• Transforming Technology for Empowered Learning and Teaching – Beyond the $1,000 Pencil
  • Ecosystem of Culture
  • Professional Learning Communities (PLC) Topics:
    • PLCs – Weathering the Challenges
    • PLC – Continuing to Renew, Refine and Transform OUR ‘Professional’ Practice
    • Got Game? Building Effective PLC Teams
    • Rollin’ with a PLC
  • Kids Deserve It! Giving our Best to Help Our Kids be Their Best
  • The Power of Purpose: Your Why
  • Building Relationships: The <3 of a Classroom That Thrives
  • Growth Mindset: The Ultimate Game Where You Never Run Out of Levels
  • UN #NISDedchat
  • Preventing and Stopping Learned Helplessness
  • Don’t Count the Days, Make the Days Count! Finish the Year Strong!
  • Best of Filling Your Teacher Toolbox
  • Rigor in Everything We Offer
  • Leaders All Around Us
  • Birds of a Feather, Twitter Together: NISD and NEISD Collab
  • Parent Empowerment with Ready Rosie
  • Keep the Door Open: Developing Professional Collaboration Among Educators
  • School Climate and Culture
  • #HackSchooling-Everything is Up for Being Hacked
  • Being Better Tomorrow Than Today
  • I have an iPad! Let’s chat!
  • A Day in the Life of a Student
  • Learning Made Fun Gets Done!
  • Families and Schools: Partners in Education
  • The Knowing-Doing Gap
  • Unleashing Originality: Being a Champion of Ideas

The chat questions are arranged in a nifty “twitter card;” no reason why you can’t send a copy to chat leaders and participants.

You can organize your Twitter chat questions as a slide deck. Here are a few that I made for a #TCEAchat that relied on Voxer more than Twitter. I often encourage Twitter chat organizers and participants to blend other media types into their chats. For me, that’s easiest when using an app like Voxer.

Slow Chat, Anyone?

Image Source: OELMA

You can always make your Twitter chats what are known as “slow” chats. Slow chats steer away from the immediate, thirty minute chats to a more expansive timeline. Those who want to participate may take a day or a week to respond. A slow chat is described as the one below:

A topic is chosen and a different question related to the topic is posted each day (Monday-Friday) on twitter through [twitter account] with the hashtag [#yourhashtag]. Participants answer the questions and respond to each other as they can throughout the week, remembering to include the hashtag. (Source: Virtual Learning Network)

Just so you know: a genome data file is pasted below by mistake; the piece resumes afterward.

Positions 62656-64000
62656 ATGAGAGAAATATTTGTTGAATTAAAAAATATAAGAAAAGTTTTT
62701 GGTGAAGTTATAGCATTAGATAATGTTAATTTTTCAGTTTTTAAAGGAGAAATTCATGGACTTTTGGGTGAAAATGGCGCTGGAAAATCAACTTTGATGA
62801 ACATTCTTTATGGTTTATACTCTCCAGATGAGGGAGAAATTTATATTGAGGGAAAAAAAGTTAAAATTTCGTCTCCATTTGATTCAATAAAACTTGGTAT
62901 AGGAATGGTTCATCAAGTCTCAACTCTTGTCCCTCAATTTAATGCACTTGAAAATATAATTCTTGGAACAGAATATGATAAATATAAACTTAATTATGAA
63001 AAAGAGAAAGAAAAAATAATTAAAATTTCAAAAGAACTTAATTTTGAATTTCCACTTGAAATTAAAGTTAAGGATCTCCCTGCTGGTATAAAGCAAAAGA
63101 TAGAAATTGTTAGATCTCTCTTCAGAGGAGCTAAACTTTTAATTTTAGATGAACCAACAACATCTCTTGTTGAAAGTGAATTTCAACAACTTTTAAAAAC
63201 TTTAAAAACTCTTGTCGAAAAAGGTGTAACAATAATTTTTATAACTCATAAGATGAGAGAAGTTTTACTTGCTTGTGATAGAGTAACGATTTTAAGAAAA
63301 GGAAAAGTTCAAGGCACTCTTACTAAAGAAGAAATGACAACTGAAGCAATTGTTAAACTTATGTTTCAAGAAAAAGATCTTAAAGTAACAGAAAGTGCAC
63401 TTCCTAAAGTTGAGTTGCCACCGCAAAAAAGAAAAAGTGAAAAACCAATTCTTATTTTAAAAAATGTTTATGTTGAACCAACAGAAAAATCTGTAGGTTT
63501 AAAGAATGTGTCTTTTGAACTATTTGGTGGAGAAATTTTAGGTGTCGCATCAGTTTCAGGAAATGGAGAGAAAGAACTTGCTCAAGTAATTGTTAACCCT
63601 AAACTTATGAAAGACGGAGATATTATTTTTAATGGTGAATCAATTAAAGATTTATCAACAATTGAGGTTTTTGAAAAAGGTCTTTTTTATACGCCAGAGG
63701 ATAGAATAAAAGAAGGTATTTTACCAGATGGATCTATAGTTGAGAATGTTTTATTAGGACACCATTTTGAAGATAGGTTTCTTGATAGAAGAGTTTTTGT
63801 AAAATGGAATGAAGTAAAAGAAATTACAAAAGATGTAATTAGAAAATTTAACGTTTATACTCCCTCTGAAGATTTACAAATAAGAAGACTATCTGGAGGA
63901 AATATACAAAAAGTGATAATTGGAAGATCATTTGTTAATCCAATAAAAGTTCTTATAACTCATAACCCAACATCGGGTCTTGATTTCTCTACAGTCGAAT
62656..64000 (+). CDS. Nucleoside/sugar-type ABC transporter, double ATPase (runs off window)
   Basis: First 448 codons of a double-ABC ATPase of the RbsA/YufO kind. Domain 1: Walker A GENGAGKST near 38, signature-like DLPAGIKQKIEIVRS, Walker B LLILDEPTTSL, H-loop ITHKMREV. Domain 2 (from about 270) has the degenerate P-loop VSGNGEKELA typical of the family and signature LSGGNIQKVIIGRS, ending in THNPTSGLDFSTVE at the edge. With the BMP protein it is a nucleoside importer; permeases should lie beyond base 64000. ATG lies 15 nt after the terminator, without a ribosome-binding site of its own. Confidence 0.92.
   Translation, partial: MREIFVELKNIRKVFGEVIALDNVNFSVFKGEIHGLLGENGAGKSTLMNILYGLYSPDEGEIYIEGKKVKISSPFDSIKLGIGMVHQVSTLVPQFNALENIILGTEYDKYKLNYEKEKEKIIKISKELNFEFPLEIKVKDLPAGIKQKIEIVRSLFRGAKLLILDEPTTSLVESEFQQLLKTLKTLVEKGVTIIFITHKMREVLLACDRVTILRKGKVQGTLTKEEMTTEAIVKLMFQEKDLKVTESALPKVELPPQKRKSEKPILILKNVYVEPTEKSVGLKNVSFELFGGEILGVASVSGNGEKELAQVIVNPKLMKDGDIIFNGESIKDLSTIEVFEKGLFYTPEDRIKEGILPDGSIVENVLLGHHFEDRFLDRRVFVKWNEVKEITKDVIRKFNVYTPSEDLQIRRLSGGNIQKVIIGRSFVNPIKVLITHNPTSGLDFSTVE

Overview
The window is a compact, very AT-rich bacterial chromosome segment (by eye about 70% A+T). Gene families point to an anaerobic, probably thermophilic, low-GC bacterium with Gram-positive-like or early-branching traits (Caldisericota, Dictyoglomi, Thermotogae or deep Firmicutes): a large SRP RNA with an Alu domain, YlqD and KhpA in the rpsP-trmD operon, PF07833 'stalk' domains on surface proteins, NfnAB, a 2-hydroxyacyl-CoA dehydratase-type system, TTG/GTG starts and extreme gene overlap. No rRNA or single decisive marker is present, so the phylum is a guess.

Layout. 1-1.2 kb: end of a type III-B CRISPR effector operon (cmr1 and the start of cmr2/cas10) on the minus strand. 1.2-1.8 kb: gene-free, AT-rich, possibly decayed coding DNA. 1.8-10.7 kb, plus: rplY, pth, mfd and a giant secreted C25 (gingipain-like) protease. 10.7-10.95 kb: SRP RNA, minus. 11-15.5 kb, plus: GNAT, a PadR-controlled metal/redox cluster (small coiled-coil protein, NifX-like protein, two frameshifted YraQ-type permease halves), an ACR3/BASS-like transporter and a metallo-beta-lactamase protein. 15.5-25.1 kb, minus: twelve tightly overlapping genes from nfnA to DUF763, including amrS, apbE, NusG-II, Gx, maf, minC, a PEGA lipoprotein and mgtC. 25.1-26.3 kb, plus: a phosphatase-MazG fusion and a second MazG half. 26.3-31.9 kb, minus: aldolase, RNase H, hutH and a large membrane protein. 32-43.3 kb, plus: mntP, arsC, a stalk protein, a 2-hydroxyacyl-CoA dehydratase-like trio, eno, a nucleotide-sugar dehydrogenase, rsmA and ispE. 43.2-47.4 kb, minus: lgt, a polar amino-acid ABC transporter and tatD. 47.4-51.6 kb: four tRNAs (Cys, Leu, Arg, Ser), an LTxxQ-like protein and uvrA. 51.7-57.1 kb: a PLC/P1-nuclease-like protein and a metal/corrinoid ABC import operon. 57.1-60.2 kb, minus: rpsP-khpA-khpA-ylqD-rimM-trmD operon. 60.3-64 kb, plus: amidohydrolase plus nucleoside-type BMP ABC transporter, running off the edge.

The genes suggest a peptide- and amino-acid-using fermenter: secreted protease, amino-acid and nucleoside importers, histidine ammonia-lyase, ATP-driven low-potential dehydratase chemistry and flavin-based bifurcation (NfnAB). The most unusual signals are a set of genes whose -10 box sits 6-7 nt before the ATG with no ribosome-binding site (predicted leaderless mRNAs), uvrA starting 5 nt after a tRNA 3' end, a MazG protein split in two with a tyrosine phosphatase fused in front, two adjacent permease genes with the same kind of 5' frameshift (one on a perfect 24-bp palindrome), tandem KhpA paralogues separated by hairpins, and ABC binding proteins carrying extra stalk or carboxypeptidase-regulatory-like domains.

With slow chats, advertising a schedule with questions in advance assists people. You can block off your calendar with different topics each week that focus on discussions of practical value to participants.

What About a Tweet Meet?

Instead of a Twitterchat, do a TweetMeet. The latter involves scheduling all questions and responses by the facilitator, guest host(s) ahead of time using https://TweetMeet.twitter.com . The main benefit is that an admin or person who may only be able to respond to an email with questions can have all their responses scheduled to appear live during a Twitter chat. This makes it look like they are “live” but in truth, they may not be (or maybe they are but don’t have to worry about responding except to follow-up questions). Microsoft has several tweetmeets scheduled throughout the year. You can even complete a free online course via the Microsoft Education Community.

TCEA Responds: Starting a District Twitter Chat

Ready to get started? Remember there are many district chats ongoing. Why not lurk, jump into those to get your feet wet before starting up your own? It will be fun. What’s more, you may find an opportunity to build a bridge with other chat organizers. Imagine how powerful it is to escape the bounds of time and distance to connect with other educators brimming with amazing ideas.